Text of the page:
Apr 02

Great Debates: Does Lowering Taxes Increase Revenue?

Election after election the same proposals are put up by the Conservatives: Lower Taxes. It is an easy sell to most. What is better than lower taxes?

But wait, there’s more. Many Conservatives claim is that not only will they lower your income taxes, but the government’s revenues will go up. Let me repeat. Lower taxes equals higher revenues.

Well heck, lower taxes to one percent! Will the revenues still go up? No matter if you are a Liberal a Conservative or a Centrist, if it is true that lowering taxes will increase revenues then by all means lower them!

Is this possible or is it just political talk and unsubstantiated theory?

In the eighties supply-side economist had a chance to use a theory they devised which says if you lower taxes it will create higher tax revenues. It had other names such as George H.W. Bush’s name for it; “Voodoo Economics”. Or maybe you have heard it called “Trickle-Down Economics”. It was also the major tenet of “Reaganomics”.

Ronald Reagan enacted the largest income tax cut in history which took the top rate down from 70% to 50% and then to 28% in addition to lowering middle class income taxes.

Let’s begin with the tax rate of 70%. This was clearly way too high and it did likely prevent investment and job growth which may have actually lead to lower government tax receipts. The same was true when Kennedy lowered the top tax rate from 90% to 70%. But where does it stop? 36%? 28%? 1%? Clearly there must be a mark where revenues do not continue to rise with a tax cut. Economic 101 teaches us this.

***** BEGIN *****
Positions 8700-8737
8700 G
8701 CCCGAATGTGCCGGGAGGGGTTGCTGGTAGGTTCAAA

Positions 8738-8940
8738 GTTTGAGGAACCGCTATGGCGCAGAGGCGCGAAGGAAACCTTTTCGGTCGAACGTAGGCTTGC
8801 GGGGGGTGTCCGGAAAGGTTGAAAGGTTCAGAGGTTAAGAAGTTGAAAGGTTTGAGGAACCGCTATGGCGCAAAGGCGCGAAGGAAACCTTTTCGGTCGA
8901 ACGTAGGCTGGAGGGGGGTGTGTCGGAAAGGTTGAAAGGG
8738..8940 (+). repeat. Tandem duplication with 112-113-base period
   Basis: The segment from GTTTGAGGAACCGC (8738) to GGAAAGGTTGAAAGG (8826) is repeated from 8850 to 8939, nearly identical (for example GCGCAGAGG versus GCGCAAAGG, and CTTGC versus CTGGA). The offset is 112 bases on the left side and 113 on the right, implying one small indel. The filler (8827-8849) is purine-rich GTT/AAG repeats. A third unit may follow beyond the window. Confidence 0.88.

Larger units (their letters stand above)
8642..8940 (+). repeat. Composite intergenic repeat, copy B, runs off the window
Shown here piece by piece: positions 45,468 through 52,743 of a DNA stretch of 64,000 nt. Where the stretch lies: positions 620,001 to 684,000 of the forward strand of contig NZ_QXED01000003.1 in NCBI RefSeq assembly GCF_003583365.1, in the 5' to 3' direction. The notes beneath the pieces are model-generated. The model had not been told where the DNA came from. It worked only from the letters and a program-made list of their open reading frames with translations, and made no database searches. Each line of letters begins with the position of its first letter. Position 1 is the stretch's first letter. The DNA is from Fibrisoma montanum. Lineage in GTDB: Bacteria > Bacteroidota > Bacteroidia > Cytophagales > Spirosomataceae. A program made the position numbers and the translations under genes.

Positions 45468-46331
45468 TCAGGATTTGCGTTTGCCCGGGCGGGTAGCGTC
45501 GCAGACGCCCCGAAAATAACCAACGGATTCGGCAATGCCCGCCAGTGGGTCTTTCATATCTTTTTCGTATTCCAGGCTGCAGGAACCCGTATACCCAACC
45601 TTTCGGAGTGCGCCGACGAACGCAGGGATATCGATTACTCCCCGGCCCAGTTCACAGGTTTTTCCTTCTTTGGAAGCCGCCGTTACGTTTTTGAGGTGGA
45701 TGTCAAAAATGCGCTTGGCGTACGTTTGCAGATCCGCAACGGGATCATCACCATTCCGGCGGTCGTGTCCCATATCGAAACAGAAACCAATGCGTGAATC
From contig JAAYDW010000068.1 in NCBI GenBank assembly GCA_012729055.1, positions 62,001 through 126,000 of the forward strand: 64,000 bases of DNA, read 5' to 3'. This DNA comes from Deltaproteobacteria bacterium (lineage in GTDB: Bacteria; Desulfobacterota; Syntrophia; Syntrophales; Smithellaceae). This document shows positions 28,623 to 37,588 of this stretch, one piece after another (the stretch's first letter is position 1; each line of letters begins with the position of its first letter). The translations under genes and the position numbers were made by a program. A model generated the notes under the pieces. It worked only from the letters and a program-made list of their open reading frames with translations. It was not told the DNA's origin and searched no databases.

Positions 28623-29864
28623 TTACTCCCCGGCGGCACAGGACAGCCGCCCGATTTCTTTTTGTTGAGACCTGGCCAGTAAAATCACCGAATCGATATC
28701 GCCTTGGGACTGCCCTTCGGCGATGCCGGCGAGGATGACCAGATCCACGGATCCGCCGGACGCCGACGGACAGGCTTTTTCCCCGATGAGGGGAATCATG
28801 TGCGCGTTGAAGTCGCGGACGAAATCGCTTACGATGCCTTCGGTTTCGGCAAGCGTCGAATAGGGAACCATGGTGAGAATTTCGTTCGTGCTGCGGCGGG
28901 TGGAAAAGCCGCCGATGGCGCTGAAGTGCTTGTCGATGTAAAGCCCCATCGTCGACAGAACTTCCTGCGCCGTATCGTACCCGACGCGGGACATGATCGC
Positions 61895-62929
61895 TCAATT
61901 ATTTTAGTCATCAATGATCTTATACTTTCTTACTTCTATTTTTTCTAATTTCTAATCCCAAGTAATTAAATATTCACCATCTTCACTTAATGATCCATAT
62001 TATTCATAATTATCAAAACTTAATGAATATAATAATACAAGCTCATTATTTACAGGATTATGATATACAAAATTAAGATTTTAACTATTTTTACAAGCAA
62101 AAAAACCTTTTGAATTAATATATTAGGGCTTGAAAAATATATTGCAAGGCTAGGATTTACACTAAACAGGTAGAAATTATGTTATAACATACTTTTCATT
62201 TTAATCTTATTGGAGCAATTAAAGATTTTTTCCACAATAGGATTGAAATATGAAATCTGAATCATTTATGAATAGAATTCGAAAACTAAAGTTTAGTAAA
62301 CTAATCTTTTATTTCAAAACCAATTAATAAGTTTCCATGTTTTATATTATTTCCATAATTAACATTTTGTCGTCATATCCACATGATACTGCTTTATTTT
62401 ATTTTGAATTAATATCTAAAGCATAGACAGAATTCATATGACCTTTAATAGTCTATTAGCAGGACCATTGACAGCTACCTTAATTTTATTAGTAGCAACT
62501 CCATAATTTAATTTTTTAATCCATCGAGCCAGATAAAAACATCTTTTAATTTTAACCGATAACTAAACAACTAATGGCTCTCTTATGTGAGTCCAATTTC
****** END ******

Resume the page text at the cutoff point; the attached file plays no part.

Let’s take a look at the Regan tax cuts a little more deeply to see there true overall impact.

The numbers are quite simple from the Conservative point of view.  Tax revenues nearly doubled in Reagan’s two terms!  Tax cuts equal higher revenues!


This is not lie.  They did nearly double, but before you start adding up numbers, you must remove some factors from the equation starting with inflation.  When Reagan came into office January 20, 1981 the government had collected 517.1 billion dollars in receipts in the previous fiscal year (1988).   This number and all the numbers below are in today’s dollars, otherwise inflation is included.  When he left office on January 20, 1989 the government had collected 909.2 billion dollars in tax receipts in the fiscal year 1988.  Not quite doubling, but tax revenue increased 392.1 billion dollars or about 76%.

Let’s use an example to show how easily inflation effects tax revenue.  Inflation from 1981-1989 was about 4.67%.  For example if there was $100 in tax receipts in 1981 at an inflation rate of 4.67% would result in tax receipts of about $144 by year 1989.  A 44% increase!

So when adjusted for inflation nearly one quarter of the argument is gone.  More importantly is the point that tax receipts go up nearly every year and have nearly double every decade since the Great Depression.   This is due to the fact that the population increases and thus there are more people working and thus more taxes collected every year.